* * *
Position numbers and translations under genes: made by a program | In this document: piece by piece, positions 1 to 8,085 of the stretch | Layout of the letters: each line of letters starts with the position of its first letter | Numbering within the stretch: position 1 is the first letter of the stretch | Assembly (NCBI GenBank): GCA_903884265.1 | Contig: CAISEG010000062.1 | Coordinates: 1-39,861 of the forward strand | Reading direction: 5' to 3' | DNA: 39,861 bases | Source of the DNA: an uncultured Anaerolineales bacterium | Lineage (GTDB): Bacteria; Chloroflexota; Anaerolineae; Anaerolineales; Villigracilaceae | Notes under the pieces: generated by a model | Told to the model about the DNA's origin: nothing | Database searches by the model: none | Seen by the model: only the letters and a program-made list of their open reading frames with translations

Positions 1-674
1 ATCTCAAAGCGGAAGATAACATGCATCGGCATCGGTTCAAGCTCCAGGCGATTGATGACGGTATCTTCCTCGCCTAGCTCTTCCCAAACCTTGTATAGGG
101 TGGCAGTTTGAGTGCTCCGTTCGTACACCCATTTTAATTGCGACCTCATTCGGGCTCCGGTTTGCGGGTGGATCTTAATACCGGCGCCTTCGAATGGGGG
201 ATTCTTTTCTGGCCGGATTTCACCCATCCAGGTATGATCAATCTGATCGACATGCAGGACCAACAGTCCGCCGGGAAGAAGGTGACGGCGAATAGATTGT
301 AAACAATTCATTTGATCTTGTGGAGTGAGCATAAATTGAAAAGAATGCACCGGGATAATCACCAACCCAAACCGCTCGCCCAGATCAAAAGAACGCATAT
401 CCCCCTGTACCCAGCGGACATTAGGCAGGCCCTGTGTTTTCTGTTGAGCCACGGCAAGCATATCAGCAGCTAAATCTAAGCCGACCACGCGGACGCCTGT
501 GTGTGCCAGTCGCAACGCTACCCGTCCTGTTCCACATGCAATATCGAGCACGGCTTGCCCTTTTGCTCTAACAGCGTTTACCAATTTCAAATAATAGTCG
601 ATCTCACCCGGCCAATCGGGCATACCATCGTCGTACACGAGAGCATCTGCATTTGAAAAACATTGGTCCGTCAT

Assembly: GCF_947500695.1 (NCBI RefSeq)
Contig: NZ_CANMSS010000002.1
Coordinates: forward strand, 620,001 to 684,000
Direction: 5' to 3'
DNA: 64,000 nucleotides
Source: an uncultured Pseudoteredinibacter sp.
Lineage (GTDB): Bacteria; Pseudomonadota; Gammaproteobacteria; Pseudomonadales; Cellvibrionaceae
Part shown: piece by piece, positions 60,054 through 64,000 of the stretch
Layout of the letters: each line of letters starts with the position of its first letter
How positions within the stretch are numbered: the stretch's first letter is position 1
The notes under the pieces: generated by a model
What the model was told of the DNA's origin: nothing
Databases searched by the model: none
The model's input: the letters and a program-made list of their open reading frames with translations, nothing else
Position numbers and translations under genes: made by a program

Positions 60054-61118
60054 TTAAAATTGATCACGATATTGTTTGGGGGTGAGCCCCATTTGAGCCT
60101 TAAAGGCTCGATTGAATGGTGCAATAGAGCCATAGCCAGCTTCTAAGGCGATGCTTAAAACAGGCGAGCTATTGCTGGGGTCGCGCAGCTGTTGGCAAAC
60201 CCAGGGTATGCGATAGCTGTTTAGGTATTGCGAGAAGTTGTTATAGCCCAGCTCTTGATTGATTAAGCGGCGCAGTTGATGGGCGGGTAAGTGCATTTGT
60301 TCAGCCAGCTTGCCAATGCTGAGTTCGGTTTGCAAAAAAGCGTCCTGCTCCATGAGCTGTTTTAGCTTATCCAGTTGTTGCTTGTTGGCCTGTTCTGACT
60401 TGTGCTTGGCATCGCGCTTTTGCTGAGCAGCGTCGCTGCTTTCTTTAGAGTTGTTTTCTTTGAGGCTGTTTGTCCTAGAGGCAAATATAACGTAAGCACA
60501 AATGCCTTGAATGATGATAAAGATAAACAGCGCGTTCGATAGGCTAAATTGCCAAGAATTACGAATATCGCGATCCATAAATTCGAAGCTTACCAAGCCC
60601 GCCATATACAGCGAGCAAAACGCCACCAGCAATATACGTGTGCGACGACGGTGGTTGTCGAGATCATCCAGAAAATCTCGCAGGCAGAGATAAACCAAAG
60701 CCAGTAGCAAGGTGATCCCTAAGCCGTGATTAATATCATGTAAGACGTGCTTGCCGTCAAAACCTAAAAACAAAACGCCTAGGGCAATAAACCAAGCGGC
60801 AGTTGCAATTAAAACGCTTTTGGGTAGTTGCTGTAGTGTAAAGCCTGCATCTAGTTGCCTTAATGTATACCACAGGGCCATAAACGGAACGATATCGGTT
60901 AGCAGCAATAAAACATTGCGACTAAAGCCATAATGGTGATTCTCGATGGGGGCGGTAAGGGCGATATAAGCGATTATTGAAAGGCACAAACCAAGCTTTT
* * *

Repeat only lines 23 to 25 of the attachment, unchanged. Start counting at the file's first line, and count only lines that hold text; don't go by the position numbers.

The model's input: the letters and a program-made list of their open reading frames with translations, nothing else
Position numbers and translations under genes: made by a program

Positions 60054-61118